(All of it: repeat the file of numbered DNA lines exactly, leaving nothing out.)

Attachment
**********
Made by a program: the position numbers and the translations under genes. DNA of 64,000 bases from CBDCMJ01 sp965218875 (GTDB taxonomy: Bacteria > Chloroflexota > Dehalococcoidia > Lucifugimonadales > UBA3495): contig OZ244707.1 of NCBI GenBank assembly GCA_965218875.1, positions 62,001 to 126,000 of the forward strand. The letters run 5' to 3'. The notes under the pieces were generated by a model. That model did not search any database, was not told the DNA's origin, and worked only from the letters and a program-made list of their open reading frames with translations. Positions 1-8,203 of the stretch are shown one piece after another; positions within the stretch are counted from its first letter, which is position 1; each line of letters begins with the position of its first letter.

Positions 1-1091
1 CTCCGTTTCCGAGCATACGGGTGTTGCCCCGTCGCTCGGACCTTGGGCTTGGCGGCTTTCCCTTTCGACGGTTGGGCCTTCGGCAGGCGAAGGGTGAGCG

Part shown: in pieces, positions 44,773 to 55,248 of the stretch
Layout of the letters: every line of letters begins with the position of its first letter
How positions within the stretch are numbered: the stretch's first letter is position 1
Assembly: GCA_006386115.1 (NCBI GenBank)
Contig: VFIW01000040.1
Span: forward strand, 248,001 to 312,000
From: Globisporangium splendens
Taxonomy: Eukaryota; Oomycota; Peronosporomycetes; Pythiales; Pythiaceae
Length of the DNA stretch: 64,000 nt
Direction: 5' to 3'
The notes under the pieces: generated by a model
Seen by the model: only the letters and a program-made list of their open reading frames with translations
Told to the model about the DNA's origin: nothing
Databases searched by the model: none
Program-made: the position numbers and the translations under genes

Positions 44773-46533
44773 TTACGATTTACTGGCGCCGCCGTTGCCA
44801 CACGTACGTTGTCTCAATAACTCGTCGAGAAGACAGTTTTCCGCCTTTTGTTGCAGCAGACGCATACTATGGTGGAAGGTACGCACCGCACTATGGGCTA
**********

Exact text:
Made by a program: the position numbers and the translations under genes. DNA of 64,000 bases from CBDCMJ01 sp965218875 (GTDB taxonomy: Bacteria > Chloroflexota > Dehalococcoidia > Lucifugimonadales > UBA3495): contig OZ244707.1 of NCBI GenBank assembly GCA_965218875.1, positions 62,001 to 126,000 of the forward strand. The letters run 5' to 3'. The notes under the pieces were generated by a model. That model did not search any database, was not told the DNA's origin, and worked only from the letters and a program-made list of their open reading frames with translations. Positions 1-8,203 of the stretch are shown one piece after another; positions within the stretch are counted from its first letter, which is position 1; each line of letters begins with the position of its first letter.

Positions 1-1091
1 CTCCGTTTCCGAGCATACGGGTGTTGCCCCGTCGCTCGGACCTTGGGCTTGGCGGCTTTCCCTTTCGACGGTTGGGCCTTCGGCAGGCGAAGGGTGAGCG

Part shown: in pieces, positions 44,773 to 55,248 of the stretch
Layout of the letters: every line of letters begins with the position of its first letter
How positions within the stretch are numbered: the stretch's first letter is position 1
Assembly: GCA_006386115.1 (NCBI GenBank)
Contig: VFIW01000040.1
Span: forward strand, 248,001 to 312,000
From: Globisporangium splendens
Taxonomy: Eukaryota; Oomycota; Peronosporomycetes; Pythiales; Pythiaceae
Length of the DNA stretch: 64,000 nt
Direction: 5' to 3'
The notes under the pieces: generated by a model
Seen by the model: only the letters and a program-made list of their open reading frames with translations
Told to the model about the DNA's origin: nothing
Databases searched by the model: none
Program-made: the position numbers and the translations under genes

Positions 44773-46533
44773 TTACGATTTACTGGCGCCGCCGTTGCCA
44801 CACGTACGTTGTCTCAATAACTCGTCGAGAAGACAGTTTTCCGCCTTTTGTTGCAGCAGACGCATACTATGGTGGAAGGTACGCACCGCACTATGGGCTA